Interactive Investor

Bank of England official says retirement age may need to rise to fight recessions

27th July 2021 12:57

Alex Sebastian from interactive investor

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MPC member Gertjan Vlieghe said reducing the time people spent in retirement would help the central bank tackle future recessions.

A top Bank of England England official has raised the possibility of increasing the retirement age to tackle future recessions faced by the UK.

In his last speech as a monetary policy committee (MPC) member Gertjan Vlieghe said that reducing the time people spent in retirement may be necessary to preserve the central bank’s ability to stimulate the economy.

In a speech given at the London School of Economics titled “Running out of room: revisiting the 3D perspective on low interest rates”, Vlieghe explained that as they near retirement people spend less money and this reduces the impact of monetary policy moves such as rate cuts.

As a bigger proportion of people hit retirement relative to the total population, the central bank will find it harder to stimulate the economy enough to reverse a downturn, Vlieghe explained.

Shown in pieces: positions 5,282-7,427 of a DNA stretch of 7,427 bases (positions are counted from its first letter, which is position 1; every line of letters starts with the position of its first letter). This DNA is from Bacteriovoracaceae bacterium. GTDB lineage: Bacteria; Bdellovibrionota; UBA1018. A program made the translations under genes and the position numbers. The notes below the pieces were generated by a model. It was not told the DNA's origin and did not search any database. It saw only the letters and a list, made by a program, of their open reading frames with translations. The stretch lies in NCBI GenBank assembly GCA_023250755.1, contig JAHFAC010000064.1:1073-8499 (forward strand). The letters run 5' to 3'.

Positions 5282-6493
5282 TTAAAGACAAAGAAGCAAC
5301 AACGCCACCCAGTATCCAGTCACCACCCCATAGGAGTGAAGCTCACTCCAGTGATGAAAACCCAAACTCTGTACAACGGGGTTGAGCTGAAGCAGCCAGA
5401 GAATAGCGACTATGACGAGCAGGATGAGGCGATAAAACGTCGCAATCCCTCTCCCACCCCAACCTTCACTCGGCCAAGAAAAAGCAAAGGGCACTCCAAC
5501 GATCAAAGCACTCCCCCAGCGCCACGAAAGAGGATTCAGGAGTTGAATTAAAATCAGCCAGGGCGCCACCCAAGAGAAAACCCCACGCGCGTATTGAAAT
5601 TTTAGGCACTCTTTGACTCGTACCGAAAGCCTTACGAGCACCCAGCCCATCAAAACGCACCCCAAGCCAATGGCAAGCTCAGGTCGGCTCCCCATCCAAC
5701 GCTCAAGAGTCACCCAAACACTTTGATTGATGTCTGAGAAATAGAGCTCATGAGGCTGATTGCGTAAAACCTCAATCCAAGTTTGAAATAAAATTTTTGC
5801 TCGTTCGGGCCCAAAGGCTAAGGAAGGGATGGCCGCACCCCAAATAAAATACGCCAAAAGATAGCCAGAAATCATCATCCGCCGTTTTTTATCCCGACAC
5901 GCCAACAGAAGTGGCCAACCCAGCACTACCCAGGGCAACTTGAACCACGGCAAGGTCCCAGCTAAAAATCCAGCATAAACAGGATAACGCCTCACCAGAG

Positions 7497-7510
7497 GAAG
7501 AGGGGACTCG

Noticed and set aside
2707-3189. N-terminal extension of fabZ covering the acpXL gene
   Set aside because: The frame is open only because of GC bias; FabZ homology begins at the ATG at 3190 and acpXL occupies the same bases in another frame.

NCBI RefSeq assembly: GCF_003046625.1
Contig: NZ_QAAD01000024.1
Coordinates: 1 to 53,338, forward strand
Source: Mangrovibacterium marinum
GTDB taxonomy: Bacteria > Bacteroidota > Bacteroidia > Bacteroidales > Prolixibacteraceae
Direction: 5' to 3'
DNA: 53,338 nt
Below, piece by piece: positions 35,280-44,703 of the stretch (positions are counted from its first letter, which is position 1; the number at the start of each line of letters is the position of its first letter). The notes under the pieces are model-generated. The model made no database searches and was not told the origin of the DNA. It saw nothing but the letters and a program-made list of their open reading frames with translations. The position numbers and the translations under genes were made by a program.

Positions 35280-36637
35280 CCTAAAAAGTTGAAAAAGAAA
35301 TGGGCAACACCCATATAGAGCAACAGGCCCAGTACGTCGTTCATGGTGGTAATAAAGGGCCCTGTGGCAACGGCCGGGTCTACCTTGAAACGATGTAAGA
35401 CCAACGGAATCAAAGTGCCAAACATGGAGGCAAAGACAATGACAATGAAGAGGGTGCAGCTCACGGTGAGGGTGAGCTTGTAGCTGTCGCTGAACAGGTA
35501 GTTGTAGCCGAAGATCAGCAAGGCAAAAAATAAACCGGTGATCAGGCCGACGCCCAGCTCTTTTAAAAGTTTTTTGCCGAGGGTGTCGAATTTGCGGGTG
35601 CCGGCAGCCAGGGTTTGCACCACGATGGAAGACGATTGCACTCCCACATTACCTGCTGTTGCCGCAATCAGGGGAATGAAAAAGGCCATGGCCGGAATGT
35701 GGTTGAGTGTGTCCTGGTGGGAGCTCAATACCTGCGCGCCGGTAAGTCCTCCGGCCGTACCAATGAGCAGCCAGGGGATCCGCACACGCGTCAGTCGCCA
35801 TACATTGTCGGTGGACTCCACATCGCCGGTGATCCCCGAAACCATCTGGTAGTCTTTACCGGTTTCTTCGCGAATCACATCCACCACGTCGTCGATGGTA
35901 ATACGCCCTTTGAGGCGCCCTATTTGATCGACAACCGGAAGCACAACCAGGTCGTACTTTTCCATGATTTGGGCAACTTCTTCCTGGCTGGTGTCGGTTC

This is a dangerous scenario, as it could mean recessions become entrenched and turn into long-lasting depressions.

There are two underlying demographic trends that cause this; fewer children being born per person and people living longer.

Given this, even to stay level at the same proportion of people in retirement over time, the retirement age would need to rise.

“I argue that we are only about two-thirds of the way through a multi-decade demographic transition that is affecting interest rates,” Vlieghe said.

“Absent policy changes, there is no prospective reversal in this particular driver of interest rates: downward pressure from demographics either continues further or remains where it is.”

“The key mechanism is not that older people have lower savings rates, but rather that, as people age, they hold higher levels of assets, in particular safe assets, and those assets are only run down slowly and partially late in life. The higher saving of the middle-aged outweighs the modest dissaving of the retirees.”

“The policy implications are even more stark than when I first discussed them nearly six years ago,” Vlieghe continued.

“We have limited headroom for easing monetary policy, so we will not be able to provide monetary stimulus on the same scale as in previous recessions. QE headroom, which should be measured in basis points of yields rather than in billions of bonds available for purchase, is limited as well.”

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